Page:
Tuesday, May 18, 2010

Occupation in 26 Pictures

Okupacija u 26 slika; war drama, Croatia, 1978; D: Lordan Zafranović, S: Frano Lasić, Milan Strljić, Tanja Poberžnik, Boris Kralj, Ivan Klemenc, Gordana Pavlov

Dubrovnik on the eve of World War II. Croat Niko, Italian Toni and Jew Miho are best friends who spend their time joking around with a local prostitute or in fencing club. When the Italian and German Fascists enter and occupy the city, they establish the brutal Ustasha dictatorship, which tears the community: Toni becomes a fascist while Niko and his father Baldo become anti-Fascists and loyal Communist. When Baldo dies for acting in the resistance and Toni takes over his house, Niko shoots him. At the end, Niko and Miho leave the city and join the resistance.

Cult film "Occupation in 26 Pictures", nominated for the Golden Palm in Cannes back in those days, extremely polarized the opinions - most critics praised it during its premiere, though it had a lot of detractors, most notably Nenad Polimac, who famously called it "garbage" - which, combined with its controversial topic, placed it in a "bunker" in the 80s and 90s. The sole film is surprisingly good, though, and holds up well: it is stylistically pleasant, especially in visual sense when director Lordan Zafranovic manages in a few occasions to somehow blend in the shot composition with the beautiful-opulent architecture of Dubrovnik, as well as some inspirational sequences, like the elegant moment where two Nazi motorcycles swiftly enter the city and chase off pigeons from the street, with the SS Major taking photographs of the monuments, surprising a local man feeding the birds.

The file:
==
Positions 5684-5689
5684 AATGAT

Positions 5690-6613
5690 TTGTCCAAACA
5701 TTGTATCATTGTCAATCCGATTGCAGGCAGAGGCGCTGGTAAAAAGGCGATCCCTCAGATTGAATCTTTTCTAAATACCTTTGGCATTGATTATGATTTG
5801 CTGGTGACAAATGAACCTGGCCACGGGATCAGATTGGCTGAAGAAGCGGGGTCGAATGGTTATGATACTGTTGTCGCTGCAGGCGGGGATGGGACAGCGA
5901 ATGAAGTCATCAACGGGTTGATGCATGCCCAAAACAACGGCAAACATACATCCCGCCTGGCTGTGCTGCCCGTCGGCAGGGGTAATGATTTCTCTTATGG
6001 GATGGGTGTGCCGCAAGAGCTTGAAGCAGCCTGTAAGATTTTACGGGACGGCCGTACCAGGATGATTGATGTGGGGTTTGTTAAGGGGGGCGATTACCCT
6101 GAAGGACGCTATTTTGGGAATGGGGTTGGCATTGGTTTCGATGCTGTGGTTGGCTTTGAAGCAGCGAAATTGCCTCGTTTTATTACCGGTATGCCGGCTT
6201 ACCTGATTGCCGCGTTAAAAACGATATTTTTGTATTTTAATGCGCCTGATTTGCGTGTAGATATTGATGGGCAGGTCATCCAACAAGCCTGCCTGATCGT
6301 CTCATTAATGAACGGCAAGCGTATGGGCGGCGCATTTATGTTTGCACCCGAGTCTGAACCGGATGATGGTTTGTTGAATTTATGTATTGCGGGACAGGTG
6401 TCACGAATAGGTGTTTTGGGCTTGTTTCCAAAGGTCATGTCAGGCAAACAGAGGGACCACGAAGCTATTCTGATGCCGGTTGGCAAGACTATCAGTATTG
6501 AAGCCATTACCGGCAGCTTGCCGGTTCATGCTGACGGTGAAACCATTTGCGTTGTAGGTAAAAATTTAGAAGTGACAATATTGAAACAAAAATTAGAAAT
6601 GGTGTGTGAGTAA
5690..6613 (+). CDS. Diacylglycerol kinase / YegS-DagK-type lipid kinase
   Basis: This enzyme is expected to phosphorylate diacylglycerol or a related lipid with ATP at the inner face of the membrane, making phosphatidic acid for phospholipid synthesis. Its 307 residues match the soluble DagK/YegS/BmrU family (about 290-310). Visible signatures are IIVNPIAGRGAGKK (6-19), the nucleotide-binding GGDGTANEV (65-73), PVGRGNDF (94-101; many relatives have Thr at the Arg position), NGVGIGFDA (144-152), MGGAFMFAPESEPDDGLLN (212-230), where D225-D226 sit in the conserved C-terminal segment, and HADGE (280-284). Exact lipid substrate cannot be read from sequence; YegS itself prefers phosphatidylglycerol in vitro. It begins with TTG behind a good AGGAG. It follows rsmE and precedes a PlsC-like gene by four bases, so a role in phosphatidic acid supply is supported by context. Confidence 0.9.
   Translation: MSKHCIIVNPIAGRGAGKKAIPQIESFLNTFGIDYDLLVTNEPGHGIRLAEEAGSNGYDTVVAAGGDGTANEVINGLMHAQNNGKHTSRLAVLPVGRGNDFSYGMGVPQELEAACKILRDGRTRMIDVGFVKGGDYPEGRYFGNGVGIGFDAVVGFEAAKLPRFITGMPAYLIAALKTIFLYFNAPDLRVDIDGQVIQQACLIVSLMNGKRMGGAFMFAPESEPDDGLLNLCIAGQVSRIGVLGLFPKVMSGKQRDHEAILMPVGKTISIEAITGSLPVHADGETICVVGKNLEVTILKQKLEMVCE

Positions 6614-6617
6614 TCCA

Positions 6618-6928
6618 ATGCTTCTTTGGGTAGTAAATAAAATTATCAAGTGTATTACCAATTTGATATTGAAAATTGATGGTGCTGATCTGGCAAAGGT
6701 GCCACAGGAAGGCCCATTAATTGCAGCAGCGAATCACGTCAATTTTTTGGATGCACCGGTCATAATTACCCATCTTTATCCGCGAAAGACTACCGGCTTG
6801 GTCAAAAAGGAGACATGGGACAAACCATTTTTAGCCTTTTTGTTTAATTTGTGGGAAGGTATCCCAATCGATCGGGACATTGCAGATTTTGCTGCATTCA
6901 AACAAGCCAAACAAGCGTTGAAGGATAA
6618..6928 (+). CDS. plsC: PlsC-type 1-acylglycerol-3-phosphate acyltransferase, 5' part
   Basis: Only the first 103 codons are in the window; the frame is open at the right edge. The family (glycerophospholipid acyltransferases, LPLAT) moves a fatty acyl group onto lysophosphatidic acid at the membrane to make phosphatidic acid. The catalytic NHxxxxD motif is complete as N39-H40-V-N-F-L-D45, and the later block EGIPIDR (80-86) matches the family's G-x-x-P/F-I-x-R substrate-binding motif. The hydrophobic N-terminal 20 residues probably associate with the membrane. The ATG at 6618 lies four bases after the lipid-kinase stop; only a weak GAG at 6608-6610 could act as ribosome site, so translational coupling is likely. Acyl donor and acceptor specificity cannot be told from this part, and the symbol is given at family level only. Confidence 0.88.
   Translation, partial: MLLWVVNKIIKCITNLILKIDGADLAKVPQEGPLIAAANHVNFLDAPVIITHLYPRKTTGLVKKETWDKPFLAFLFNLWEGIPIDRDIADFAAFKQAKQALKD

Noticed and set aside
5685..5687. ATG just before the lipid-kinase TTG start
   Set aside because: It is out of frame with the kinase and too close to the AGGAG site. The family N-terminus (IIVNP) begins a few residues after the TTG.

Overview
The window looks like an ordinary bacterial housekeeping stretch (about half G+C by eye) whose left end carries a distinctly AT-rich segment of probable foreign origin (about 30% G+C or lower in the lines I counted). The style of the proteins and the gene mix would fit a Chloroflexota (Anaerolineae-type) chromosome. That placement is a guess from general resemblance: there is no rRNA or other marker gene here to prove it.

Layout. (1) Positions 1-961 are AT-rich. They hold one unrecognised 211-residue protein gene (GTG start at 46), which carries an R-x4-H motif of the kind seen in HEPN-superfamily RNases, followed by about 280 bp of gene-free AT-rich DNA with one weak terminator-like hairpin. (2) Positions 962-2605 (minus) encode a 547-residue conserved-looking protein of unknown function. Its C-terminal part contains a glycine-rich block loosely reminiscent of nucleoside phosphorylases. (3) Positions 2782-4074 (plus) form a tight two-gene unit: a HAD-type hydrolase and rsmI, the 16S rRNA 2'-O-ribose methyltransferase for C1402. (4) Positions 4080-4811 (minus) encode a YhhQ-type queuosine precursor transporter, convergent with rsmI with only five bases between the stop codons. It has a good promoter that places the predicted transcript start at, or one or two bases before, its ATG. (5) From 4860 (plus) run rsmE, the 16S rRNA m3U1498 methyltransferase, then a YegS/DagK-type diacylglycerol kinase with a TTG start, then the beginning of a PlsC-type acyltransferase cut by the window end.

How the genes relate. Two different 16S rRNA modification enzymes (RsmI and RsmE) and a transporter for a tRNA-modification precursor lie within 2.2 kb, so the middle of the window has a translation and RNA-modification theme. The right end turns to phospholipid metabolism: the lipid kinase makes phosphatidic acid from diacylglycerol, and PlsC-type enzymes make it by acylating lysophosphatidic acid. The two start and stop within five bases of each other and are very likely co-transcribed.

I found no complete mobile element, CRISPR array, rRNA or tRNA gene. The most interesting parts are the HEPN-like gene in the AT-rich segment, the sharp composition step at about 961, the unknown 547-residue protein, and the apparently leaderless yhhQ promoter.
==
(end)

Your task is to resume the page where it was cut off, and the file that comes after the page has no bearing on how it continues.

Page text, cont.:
It is far less tedious than expected, with the latter showing up mostly in the last third, though the story is chaotic-aimless whereas some critiques of Fascists turned out blatant (decadence of the soldiers; the march of the Italians on the Dubrovnik street where at least a dozen of them slips due to Italian sand thrown on the ground; fascist supporters wear pale-white make up...). The best sequence of "26 Pictures" is surprisingly also the worst one: the fascist massacre of a dozen prisoners in the bus. The best because it almost reaches Hitchcock's caliber of suspense when a musician is playing cheerful music throughout the trip while the prisoners are observing the picturesque sight of Dubrovnik from the window, all the while the bus is driving them off to the wilderness, causing the feeling of uncertainty. But it is also worst because once the splatter violence starts, it turns into trash. Still, it presents some brave and noble messages about the cyclic reoccurring evil and its effects on people, promoting humanity and Bertoluccian expression, which is why it deserves to be seen despite some omissions.


No comments: